The stats whizzes out there may be concerned with the nature of this study. That is because I am including all pitchers in the study. The advantage of using all pitchers is that it creates a larger and therefore more reliable sample of players. The disadvantage is that most players fall right in the middle of the bell curve, and therefore, there are a large number of players labeled as either strike throwers or indifferent throwers that actually have a very similar first pitch strike rate.

A way to eliminate this concern is to repeat the study eliminating all pitchers in the middle of the bell curve. In order to do this we can take away pitchers within one standard deviation of the middle. This is just a fancy way of saying we’ll take out all pitchers who had a similar percentage between the two groups. To that end, we’ll take out all pitchers between 56 and 63.4%. This leaves us with 124 pitcher seasons (as opposed to 419) but it is worth taking a look to see if these results differ. Here, we will refer to the two groups as “extreme strike throwers” and “extremely indifferent”:

Extreme Strike Throwers:
65.5% first pitch strikes, 6.85 K/9, 1.97 BB/9, .97 HR/9, .266 BAA, .307 BABIP, 3.81 ERA
Extremely Indifferent:

54% first pitch strikes, 6.26 K/9, 3.90 BB/9, 1.03 HR/9, .268 BAA, .303 BABIP, 4.65 ERA

The homerun rates get a nice little boost here, but it is small enough that it could still just be noise in the study. Otherwise, these results are virtually the same as those in the first study. They merely look larger because there is a bigger gap between the percentage of strikes in the two groups. No matter which way we look at the data, we find the same trends. That said, it helps to illustrate the point that extreme strike guys can be vastly more effective. Any team would love to have one of the 56 pitchers who averaged out to a 3.81 ERA.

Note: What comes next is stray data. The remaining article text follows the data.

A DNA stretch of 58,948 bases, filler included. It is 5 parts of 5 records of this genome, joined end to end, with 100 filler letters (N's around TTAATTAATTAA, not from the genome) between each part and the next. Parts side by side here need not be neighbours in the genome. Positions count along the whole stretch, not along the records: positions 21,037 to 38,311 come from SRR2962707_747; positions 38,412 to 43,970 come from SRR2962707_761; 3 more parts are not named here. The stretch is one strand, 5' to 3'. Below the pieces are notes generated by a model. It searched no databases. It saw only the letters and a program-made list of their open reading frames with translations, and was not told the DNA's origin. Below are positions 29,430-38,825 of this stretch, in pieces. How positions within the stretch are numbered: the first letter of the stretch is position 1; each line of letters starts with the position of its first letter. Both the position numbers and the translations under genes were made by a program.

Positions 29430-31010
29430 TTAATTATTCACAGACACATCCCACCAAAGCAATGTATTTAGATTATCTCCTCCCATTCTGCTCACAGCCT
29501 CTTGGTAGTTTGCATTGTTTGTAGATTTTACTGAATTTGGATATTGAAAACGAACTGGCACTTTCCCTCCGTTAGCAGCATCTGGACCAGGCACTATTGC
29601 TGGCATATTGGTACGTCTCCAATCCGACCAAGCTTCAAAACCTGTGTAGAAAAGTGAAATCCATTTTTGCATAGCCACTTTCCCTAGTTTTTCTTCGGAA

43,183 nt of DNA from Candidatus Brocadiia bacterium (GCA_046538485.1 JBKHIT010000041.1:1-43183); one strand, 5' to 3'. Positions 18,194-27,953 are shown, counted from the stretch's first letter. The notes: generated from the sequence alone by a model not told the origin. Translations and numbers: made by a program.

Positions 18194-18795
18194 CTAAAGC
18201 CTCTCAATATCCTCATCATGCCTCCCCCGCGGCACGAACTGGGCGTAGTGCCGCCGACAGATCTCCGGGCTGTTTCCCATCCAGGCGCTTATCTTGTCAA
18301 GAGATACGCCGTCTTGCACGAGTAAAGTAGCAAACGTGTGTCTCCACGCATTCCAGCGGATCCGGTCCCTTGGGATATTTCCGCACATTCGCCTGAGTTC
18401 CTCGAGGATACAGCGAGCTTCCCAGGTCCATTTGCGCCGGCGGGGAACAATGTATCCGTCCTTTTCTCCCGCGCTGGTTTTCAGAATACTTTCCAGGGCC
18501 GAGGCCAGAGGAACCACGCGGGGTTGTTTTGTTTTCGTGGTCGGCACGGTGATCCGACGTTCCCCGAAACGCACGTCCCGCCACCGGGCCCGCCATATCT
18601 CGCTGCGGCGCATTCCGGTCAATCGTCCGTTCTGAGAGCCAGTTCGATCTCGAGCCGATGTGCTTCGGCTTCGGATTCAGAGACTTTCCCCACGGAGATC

Restating the conclusions:

  • There is not that much difference in the percentage of times different pitchers throw strikes.
  • But even a modest improvement over the league average positively relates to a pitcher’s performance.
  • Extreme strike throwers tend to be far more effective than their counterparts.
  • First pitch strike throwers tend to have better ERAs (approximately .07 runs for every point higher they are in first pitch strike percentage).
  • The improvement in ERA is due to a tangible improvement in BB/9 (.17 improvement for each point higher) and K/9 (.05) among first strike pitchers.

Remember Carlos Zambrano’s quote? He wanted to throw first pitch strikes; it just never seemed to work out for him. It is easy to get frustrated with pitchers when they can’t seem to get their strikes right away, but it’s important to remember that it is not necessarily a choice. It is easy to get into a chicken and egg argument where we wonder whether the pitchers are having better walk rates because they throw the first pitch strikes or they have better first pitch numbers because they also happen to have enough control to not walk people. Control superstar Kevin Slowey once said, “Control begets control, and command begets command.” When pitchers can manage the strike zone well, they will see the first pitch strikes and the low walk rates and all the good fortune that comes with them. Clearly, both tools relate well with success.

Thank you for reading

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I like the angle. I assumed we'd get some pieces on DER and BABIP this week, but this was not a stat I thought we'd see. The study was interesting, and I liked the fact that you took it to a second level after explaining how small the differences where. My criticism would be to pep up your writing style a bit and have more fun.
Good stuff, but he never really sells me on this. If I was coming to this as a new person just pointed to BP from, say, an ESPN link who was a fan but not a graduate of the Neyer College, I'm not sure he's made me take that next step. It just lacked a process that went 1-2-3 ... here's a stat, here's why it's important, here's how it works. A bit scattershot for me, but there's good spots too.
I very much liked that Brian homed in on the relevant affected stats, because failing that, a casual reader might glance at this information and say, "what's the big deal?" I also like that he structured a full circle in terms of his composition, beginning with, touching on, and then finishing with Big Z. And he took the care to note something that's one of my personal manias, which is setting aside IBB data in wider analysis of player performance, because those opportunities are not distributed at all evenly, and should be set aside when you want to talk about something like this. That said, it needs a stronger pitch to be compelling--confidence in authorship is a skill, one that Brian needs to work on.
I found this beautifully written and tightly argued.